According to researchers, thousands and thousands of bacteria types (some new to science) can be found in your belly button – but don’t worry: “it’s quite beautiful”, they say.
A pristine environment
The belly button is one of the microbial habitats closest to us, yet it remains relatively unexplored. Rob Dunn and his team analyzed bacteria and archaea from the belly buttons of humans from two different populations; they aren’t your average navel gazers – they’re professional navel gazers, and they’re doing it all… for science!
The whole thing started about two years ago, when an undergrad sampled a colleague’s belly button bacteria to send it to him as a Christmas card. Biologists, the quirky people that they are, quickly picked up on this idea.
The basic idea is that the belly button is one of the least scrubbed places of the human body, making it one of the most pristine bacterial environments humans harbor – which could kind of explain why some people are totally grossed out by navels.
Like a rainforest
The team analyzed 60 belly buttons, finding a total of 2,368 bacterial species, 1,458 of which may be new to science. Like with most people, some belly button harbored more species, some less, but most had 67 species. Ninety-two percent of the bacteria types showed up on fewer than 10 percent of subjects – in fact, most of the time, they appeared in only one subject, which is pretty significant in itself.
The subjects were varied; one science writer, for example, harbored a species of bacteria only found in Japan – a place he or his family never visited. Another subject, who hadn’t washed for years, hosted two species of so-called extremophile bacteria that typically thrive in ice caps and thermal vents.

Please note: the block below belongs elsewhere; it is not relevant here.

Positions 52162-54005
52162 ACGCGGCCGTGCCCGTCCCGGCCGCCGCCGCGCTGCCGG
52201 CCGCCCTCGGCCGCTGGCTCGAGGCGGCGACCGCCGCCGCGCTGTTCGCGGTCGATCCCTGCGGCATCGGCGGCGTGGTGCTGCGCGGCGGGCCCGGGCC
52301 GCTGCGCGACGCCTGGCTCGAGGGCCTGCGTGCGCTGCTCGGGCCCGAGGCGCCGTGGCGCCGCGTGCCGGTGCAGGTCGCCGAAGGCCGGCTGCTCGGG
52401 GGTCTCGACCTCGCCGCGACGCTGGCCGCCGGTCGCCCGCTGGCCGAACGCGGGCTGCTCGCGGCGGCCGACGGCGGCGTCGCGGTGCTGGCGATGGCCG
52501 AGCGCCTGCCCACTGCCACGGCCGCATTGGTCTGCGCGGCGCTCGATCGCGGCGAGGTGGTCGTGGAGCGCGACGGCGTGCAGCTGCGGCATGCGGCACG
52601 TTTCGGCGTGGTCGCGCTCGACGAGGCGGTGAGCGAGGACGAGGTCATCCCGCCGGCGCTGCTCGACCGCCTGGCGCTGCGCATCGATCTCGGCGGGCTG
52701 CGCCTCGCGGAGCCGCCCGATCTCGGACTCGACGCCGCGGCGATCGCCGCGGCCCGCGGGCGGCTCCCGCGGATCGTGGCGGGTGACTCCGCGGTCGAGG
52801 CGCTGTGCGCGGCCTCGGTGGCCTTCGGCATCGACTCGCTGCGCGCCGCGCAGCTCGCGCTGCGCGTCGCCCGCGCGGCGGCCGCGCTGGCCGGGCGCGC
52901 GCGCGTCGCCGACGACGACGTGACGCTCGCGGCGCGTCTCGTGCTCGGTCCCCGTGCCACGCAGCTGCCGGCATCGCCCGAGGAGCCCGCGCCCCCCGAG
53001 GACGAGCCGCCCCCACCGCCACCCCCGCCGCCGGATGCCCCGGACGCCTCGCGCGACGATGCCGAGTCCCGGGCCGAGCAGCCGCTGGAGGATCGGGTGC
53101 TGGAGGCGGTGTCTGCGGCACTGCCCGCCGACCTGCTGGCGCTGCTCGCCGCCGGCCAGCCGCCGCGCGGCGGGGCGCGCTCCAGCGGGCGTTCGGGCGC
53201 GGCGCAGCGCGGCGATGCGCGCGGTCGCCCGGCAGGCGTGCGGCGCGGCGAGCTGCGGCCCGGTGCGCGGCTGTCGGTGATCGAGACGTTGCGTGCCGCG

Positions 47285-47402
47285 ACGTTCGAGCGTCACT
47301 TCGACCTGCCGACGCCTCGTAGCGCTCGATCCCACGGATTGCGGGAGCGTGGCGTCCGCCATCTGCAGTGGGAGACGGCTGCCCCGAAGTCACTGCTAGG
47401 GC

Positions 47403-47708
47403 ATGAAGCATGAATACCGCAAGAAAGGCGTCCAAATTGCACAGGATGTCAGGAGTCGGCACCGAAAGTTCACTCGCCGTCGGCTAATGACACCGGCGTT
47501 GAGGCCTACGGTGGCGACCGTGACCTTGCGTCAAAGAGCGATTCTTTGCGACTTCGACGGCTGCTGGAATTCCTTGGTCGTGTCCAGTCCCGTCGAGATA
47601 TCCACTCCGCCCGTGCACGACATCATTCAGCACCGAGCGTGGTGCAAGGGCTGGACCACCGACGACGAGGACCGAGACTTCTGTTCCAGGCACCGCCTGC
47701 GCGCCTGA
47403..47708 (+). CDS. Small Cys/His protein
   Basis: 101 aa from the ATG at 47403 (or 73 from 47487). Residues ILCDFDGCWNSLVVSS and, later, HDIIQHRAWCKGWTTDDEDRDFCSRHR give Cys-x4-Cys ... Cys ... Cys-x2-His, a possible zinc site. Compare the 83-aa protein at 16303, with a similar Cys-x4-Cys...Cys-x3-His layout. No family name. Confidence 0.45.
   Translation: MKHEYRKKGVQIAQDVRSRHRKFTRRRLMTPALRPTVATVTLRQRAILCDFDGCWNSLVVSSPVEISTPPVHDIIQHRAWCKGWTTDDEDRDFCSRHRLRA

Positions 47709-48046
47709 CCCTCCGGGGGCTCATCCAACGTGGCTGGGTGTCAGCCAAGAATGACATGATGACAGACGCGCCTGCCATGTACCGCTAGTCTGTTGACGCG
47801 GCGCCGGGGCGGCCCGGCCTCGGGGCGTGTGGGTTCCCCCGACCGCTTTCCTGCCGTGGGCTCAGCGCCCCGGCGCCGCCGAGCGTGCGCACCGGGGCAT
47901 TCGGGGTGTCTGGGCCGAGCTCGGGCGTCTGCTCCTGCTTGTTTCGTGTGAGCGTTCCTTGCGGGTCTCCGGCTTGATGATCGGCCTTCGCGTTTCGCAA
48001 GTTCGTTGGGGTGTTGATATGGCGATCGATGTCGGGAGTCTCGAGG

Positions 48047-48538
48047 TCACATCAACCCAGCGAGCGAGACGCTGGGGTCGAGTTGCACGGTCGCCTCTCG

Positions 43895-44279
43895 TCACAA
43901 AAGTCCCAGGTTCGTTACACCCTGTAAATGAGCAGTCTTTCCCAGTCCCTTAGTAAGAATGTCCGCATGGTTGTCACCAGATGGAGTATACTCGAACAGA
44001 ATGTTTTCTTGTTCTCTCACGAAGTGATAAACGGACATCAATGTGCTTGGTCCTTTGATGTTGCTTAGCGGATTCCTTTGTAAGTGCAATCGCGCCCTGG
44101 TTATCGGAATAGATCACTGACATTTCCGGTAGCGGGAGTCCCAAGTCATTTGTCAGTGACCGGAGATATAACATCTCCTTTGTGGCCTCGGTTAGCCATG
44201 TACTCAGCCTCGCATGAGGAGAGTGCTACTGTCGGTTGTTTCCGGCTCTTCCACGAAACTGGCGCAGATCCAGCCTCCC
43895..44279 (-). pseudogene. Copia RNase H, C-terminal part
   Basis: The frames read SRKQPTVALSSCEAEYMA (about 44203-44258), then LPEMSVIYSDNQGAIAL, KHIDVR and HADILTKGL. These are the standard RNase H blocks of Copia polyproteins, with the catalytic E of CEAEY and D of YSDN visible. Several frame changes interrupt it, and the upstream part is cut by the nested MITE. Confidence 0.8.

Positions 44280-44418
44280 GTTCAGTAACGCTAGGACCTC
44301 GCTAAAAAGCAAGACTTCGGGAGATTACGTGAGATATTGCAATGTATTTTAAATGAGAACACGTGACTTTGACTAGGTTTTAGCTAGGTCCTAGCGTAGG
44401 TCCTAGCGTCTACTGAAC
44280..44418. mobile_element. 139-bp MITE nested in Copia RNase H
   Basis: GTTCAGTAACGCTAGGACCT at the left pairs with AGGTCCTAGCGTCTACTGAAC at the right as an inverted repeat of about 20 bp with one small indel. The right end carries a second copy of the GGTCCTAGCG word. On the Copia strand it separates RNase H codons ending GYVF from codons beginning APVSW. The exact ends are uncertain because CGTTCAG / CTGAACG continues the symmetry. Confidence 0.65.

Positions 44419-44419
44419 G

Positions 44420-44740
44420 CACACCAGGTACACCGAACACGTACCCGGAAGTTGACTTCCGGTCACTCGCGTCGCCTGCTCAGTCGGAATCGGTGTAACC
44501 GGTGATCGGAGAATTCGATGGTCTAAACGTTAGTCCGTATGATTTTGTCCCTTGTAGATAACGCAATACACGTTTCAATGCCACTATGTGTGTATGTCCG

Not even a single strain appeared on all subjects, but 8 were found in over 70 percent of subjects; and when one of the species found often was present, others followed in great numbers.
“That makes the belly button a lot like rain forests,” Dunn said. In any given forest, he explained, the spectrum of flora might vary, but an ecologist can count on a certain few dominant tree types. “The idea that some aspects of our bodies are like a rain forest—to me it’s quite beautiful,” he added. “And it makes sense to me as an ecologist. I understand what steps to take next; I can see how that works.”
Navigating the belly button
But finding the bacteria is only the first step. The second step is finding out which types typically call the human body home, why they do this, and what the differences mean.
“We’re all like the guys before Darwin who went out and brought this stuff on the ship and said, Check out this bird that’s totally weird—this has got to be important! “They were still so far from understanding the big picture,” Dunn said. “That’s where we are.”
Hoping to find out answers to these questions, Dunn and his team set out, of course, to analyze more belly buttons! Pretty soon, they’ll have 10 times more data by analyzing 600 navels, and things will probably become significantly clearer then.
Research was published in PLoS ONE